Jack Hart lives with his lawyer wife and yound daughter and enjoys a wonderful life. Jack's old girlfriend, Lisa, comes into town and they have an affair. Lisa kills her current boyfriend ... See full summary »
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Billy Bob Thornton,
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Bobbi Bocha, a cynical private eye who says all men cheat, narrates a story that opens in Houston with a blond purposely running over a man multiple times with her car and then cradling his head as he dies. Flash back six months to the too-exuberantly happy Harris family - Clara and David are orthodontists with a thriving practice, a big house, twin boys who love Dr. Seuss, and David's teen daughter Amy, home from college. David hires Lisa, a klutzy, teary, recently-divorced woman, as a receptionist, and an affair quickly blossoms. Clara hires Bocha. Meanwhile, Bocha pushes her own daughter, who's about to get married, to see the downside. An elephant's faithful. Written by
This movie is a cartoon. If you're not from a large Texas city, what I am critiquing may go right over your head. But if you have any knowledge of Texas cities like Houston or Dallas, you know that they are not that different from any other city in the US with over four million people. This movie is laughable at best and cringe inducing at worst. Or should I say, "Ah thank this movee iz hahrd ta wahtch. Yee-hah!"
The Texas accents are hideously overwrought. Houstonians tend to have accents much more subtle than represented in Suburban Madness (see Terms of Endearment for a better treatment). In this movie it's not unlike watching a business executive in a movie that's set in Los Angeles talking like a surfer dude or if the cast of Friends all talked like mafioso, and this is presented as an accurate representation of the average person in these cities.
The filmmakers also couldn't help themselves and had to throw in a businessman in a suit, bolo tie, and cowboy boots. I'm sure there are businessmen in Houston who do dress like this and I'm sure they are _both_ seen as a bit eccentric.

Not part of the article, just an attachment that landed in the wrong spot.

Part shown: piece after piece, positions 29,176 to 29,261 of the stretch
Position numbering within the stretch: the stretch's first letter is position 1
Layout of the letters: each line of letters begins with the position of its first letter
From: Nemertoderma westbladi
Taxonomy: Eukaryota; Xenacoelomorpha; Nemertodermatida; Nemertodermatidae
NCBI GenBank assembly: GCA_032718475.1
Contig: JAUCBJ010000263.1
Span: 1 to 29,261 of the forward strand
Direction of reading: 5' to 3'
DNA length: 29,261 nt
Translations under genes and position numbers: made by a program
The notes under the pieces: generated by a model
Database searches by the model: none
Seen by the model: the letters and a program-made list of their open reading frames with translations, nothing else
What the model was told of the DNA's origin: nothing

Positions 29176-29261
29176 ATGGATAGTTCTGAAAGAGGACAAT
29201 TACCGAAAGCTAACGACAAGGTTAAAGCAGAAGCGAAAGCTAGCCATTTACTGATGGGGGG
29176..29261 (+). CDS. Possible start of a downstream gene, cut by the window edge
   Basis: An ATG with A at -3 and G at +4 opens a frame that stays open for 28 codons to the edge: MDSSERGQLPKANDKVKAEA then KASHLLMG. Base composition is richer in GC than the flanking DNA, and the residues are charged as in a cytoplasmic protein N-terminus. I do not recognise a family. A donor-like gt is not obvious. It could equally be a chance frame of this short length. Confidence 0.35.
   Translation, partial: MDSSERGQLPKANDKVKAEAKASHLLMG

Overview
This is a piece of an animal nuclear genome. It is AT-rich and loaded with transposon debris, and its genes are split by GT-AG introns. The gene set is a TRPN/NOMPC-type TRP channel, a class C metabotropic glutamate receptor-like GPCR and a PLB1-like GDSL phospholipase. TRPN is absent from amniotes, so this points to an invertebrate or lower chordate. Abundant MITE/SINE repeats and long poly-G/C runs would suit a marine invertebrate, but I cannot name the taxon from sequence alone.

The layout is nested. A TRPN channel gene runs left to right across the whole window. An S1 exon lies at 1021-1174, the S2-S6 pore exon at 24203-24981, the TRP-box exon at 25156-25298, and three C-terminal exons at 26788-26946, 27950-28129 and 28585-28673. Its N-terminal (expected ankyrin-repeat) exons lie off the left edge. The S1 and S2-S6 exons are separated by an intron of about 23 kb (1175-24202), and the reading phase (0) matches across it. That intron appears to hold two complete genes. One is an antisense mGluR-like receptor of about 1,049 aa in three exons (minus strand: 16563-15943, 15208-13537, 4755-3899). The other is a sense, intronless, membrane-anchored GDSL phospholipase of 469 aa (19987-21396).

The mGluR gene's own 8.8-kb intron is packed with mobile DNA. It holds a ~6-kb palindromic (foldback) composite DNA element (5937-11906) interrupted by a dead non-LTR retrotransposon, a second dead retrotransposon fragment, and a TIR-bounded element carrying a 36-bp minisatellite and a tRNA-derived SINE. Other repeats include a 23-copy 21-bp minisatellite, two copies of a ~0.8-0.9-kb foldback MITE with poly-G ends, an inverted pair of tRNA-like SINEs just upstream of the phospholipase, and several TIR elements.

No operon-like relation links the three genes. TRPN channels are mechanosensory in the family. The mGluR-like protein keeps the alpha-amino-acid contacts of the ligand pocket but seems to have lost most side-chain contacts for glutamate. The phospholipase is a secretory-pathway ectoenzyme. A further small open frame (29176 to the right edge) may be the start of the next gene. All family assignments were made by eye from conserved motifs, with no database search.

Not that some people in Houston don't dress in cowboy boots and hats, it's just that they don't dress like that at work. We have a specific day for that, called "Go Texan" day. Still, almost no one ever dresses up for it.
There's a scene where Clara Harris and her husband are in an upscale bar where everyone is dressed in suits and dresses and the bar is playing country music? I don't want to say the director is stupid... but I can't find another way to end this sentence.
Not that there are not bars in Houston that play country music, there are many, probably more than most US cities, but those bars are called "country and western" bars. And people there do not wear suits and dresses and drink martinis.
What's so bad about it all is that this movie doesn't even call for these kind of exaggerated stereotypes. Something like the Pom-Pom Mom Murder Plot here in Houston years ago (which had a few TV movies made about it) was begging for it. But the hook of this story (rich wife runs over rich husband three times for cheating) has nothing to do with the Texas-stereotype except that it happened in Texas.
This is just very, very lazy film-making. Robert Dornhelm, Kimberlee Reed, Dave Mace, Neil Meron, Helen Verno, Mark Winemaker, and Craig Zadan all must be the Golgafrinchian of Hollywood.
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